function combinePdfs(files){
    const pdfWriter = hummus.createWriter('newsletter.pdf');
    files
        .filter(file => file.endsWith(".pdf"))
        .forEach(fn => {
            pdfWriter.appendPDFPagesFromPDF(file);
        });

    pdfWriter.end();
}

I will publish the node module in next few days after polishing it a bit. Let me know what features you would like to have in this utility.

 

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Day 27: Restify–Build Correct REST Web Services in Node.js

Today for my 30 day challenge, I decided to learn a Node.js module called restify.The restify module makes it very easy to write correct RESTful APIs in Node.js and provides out-of-the-box support for features like versioning, error handling, CORS, and content negotiation. It borrows heavily from Express (intentionally) as that is more or less the de facto API for writing web applications on top of node.js. In this blog post, we will develop a RESTful API for storing jobs. We will store the data in MongoDB. Read full blog here https://www.openshift.com/blogs/day-27-restify-build-correct-rest-web-services-in-nodejs

Day 15: Meteor–Building a Web App From Scratch in Meteor

So far in this series we have looked at BowerAngularJSGruntJS, and PhoneGap JavaScript technologies. Today for my 30 day challenge, I decided to go back to JavaScript and learn a framework called Meteor. Although Meteor has a very good documentation, but it misses a beginner tutorial. I learn better from tutorials as they help me get started with a technology quickly. In this blog, we will learn how to build an epoll application using Meteor framework. Read the full blog here https://www.openshift.com/blogs/day-15-meteor-building-a-web-app-from-scratch-in-meteor

Day 8 : Harp — The Modern Static Web Server

So far in the 30 technologies in 30 days blog series, we have looked at Bower, AngularJS, and GruntJS JavaScript technologies. These latest technologies are designed and developed to make developer life easier and more productive. Today, we will learn another new JavaScript technology called Harp. In this blog, we will start with the basics of Harp, and then we will create a simple Harp application, and finally deploy the application to OpenShift. Read the full blog at https://www.openshift.com/blogs/day-8-harp-the-modern-static-web-server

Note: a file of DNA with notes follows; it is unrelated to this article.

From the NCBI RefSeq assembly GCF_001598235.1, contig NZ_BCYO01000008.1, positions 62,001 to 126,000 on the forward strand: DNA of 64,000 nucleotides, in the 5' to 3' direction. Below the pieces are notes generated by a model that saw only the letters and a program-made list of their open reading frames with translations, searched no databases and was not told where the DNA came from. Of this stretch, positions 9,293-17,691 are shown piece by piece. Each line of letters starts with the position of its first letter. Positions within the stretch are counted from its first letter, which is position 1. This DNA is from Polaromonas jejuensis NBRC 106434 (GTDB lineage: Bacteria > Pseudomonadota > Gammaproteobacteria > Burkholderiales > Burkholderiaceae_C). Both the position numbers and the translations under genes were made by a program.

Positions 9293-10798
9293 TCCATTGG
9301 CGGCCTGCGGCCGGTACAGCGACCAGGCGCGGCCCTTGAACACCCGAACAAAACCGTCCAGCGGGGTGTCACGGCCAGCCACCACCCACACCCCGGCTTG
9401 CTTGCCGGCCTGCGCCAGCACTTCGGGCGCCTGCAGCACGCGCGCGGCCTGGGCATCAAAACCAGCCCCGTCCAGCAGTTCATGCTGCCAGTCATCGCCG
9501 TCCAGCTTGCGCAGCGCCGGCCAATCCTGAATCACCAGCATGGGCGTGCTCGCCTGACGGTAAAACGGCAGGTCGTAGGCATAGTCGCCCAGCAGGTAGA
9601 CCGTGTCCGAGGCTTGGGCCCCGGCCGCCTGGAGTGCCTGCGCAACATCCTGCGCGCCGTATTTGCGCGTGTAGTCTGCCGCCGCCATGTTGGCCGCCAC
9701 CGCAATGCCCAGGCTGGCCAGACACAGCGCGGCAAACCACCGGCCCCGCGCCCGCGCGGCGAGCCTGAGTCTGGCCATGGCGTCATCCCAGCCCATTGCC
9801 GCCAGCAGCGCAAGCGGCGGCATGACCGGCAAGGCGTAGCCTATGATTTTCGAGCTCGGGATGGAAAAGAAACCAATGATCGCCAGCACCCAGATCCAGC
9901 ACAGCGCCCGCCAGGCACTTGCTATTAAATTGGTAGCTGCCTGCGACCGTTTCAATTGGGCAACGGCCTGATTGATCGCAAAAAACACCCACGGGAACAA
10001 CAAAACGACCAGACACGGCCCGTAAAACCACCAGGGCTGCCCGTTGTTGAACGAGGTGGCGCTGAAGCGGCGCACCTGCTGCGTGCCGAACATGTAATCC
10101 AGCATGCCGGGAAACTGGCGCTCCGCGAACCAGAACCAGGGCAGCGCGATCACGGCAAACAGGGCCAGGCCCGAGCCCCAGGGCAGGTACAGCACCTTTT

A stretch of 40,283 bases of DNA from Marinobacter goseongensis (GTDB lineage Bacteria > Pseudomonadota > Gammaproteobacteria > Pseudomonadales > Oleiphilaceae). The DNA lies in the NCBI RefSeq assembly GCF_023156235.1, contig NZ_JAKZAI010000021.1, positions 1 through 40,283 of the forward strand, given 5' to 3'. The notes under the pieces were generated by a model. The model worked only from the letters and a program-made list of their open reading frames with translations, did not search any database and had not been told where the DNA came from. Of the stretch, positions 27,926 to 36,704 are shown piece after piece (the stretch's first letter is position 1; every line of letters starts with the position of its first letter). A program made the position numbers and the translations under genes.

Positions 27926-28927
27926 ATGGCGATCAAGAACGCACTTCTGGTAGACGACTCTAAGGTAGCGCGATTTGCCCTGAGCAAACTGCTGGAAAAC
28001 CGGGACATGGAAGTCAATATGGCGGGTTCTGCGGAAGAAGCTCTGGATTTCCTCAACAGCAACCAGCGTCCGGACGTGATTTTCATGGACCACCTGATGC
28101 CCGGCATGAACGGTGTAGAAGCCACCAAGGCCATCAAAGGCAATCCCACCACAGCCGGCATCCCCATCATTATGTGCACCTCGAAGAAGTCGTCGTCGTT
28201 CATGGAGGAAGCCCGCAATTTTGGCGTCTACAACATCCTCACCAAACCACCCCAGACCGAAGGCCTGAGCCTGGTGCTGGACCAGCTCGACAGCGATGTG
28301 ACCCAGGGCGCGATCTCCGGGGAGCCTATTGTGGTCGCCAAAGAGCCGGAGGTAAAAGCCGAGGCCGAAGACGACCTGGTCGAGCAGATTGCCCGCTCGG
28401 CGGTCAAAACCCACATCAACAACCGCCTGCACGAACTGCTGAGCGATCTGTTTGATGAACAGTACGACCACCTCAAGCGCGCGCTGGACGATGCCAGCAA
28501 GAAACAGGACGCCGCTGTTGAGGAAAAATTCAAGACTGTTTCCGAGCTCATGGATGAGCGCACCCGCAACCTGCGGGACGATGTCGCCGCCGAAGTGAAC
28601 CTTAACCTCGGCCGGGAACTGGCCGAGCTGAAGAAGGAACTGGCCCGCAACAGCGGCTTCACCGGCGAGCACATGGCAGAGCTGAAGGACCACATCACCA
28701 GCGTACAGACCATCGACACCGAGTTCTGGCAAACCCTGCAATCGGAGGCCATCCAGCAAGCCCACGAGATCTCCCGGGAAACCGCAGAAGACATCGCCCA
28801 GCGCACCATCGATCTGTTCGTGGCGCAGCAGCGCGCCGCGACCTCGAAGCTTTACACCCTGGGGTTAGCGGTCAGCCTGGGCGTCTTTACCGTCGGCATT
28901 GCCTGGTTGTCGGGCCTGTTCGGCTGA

Day 5 : GruntJS : Let Someone Else Do My Tedious Repetitive Tasks

Today I decided to learn GruntJS. GruntJS is a JavaScript based command line build tool. It can help us automate repetitive tasks. We can think of it as JavaScript alternative to Make or Ant. It can perform tasks like minification, compilation , unit testing, linting, etc. As more and more development moves towards client side, it makes a lot more sense to use tools which can help us become more productive. In this blog, I will show how we can use GruntJS to minify javascript files. Then using GruntJS markdown plugin we will convert a markdown document to HTML5 document. Let’s get started. The full blog series can be tracked on this page.

Why should we care?

The main reason why we should learn GruntJS is that developers by nature are lazy creatures. They make mistakes when doing repetitive tedious manual tasks. Continue reading “Day 5 : GruntJS : Let Someone Else Do My Tedious Repetitive Tasks”

Day 1 : Bower — Manage Your Client Side Dependencies

From today onwards I have taken a challenge that I will learn a new technology every day for a month and will blog about it. I will also try to do a small screencast.  After my normal office working hours I will spend couple of hours learning a new technology and one hour writing about that. The goal of this activity is to get familiar with lot of new things happening in community. My main focus would be on JavaScript and related technologies but it can be Java or other technology as well. There will be some technologies on which I might spend multiple days but I will pick new topic each time within that technology. Wherever it makes sense I will try to show how it can work with OpenShift. So, I am expecting it to be fun and a good learning experience.

As my first topic I have decided to learn about Bower. Continue reading “Day 1 : Bower — Manage Your Client Side Dependencies”